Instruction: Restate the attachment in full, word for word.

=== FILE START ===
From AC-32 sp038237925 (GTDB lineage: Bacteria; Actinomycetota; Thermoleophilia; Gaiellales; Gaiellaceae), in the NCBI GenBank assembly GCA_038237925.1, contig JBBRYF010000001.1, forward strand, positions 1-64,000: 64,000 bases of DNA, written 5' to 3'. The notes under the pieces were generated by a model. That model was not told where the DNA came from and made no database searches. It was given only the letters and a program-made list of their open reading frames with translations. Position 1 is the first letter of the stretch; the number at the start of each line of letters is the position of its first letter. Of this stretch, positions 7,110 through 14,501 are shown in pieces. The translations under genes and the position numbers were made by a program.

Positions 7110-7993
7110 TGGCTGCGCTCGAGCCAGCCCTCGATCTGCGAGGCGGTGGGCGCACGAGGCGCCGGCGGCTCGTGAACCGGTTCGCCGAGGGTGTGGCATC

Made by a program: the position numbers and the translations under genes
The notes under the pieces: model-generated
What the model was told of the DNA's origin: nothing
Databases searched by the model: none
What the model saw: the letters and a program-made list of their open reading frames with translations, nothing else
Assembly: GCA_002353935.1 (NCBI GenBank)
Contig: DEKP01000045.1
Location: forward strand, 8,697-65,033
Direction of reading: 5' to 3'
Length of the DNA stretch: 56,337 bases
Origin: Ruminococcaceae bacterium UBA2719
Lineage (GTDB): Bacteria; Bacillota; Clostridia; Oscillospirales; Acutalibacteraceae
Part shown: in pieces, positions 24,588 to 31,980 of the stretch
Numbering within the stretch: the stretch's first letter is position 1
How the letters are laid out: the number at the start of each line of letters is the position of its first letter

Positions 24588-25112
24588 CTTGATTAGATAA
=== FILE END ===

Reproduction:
From AC-32 sp038237925 (GTDB lineage: Bacteria; Actinomycetota; Thermoleophilia; Gaiellales; Gaiellaceae), in the NCBI GenBank assembly GCA_038237925.1, contig JBBRYF010000001.1, forward strand, positions 1-64,000: 64,000 bases of DNA, written 5' to 3'. The notes under the pieces were generated by a model. That model was not told where the DNA came from and made no database searches. It was given only the letters and a program-made list of their open reading frames with translations. Position 1 is the first letter of the stretch; the number at the start of each line of letters is the position of its first letter. Of this stretch, positions 7,110 through 14,501 are shown in pieces. The translations under genes and the position numbers were made by a program.

Positions 7110-7993
7110 TGGCTGCGCTCGAGCCAGCCCTCGATCTGCGAGGCGGTGGGCGCACGAGGCGCCGGCGGCTCGTGAACCGGTTCGCCGAGGGTGTGGCATC

Made by a program: the position numbers and the translations under genes
The notes under the pieces: model-generated
What the model was told of the DNA's origin: nothing
Databases searched by the model: none
What the model saw: the letters and a program-made list of their open reading frames with translations, nothing else
Assembly: GCA_002353935.1 (NCBI GenBank)
Contig: DEKP01000045.1
Location: forward strand, 8,697-65,033
Direction of reading: 5' to 3'
Length of the DNA stretch: 56,337 bases
Origin: Ruminococcaceae bacterium UBA2719
Lineage (GTDB): Bacteria; Bacillota; Clostridia; Oscillospirales; Acutalibacteraceae
Part shown: in pieces, positions 24,588 to 31,980 of the stretch
Numbering within the stretch: the stretch's first letter is position 1
How the letters are laid out: the number at the start of each line of letters is the position of its first letter

Positions 24588-25112
24588 CTTGATTAGATAA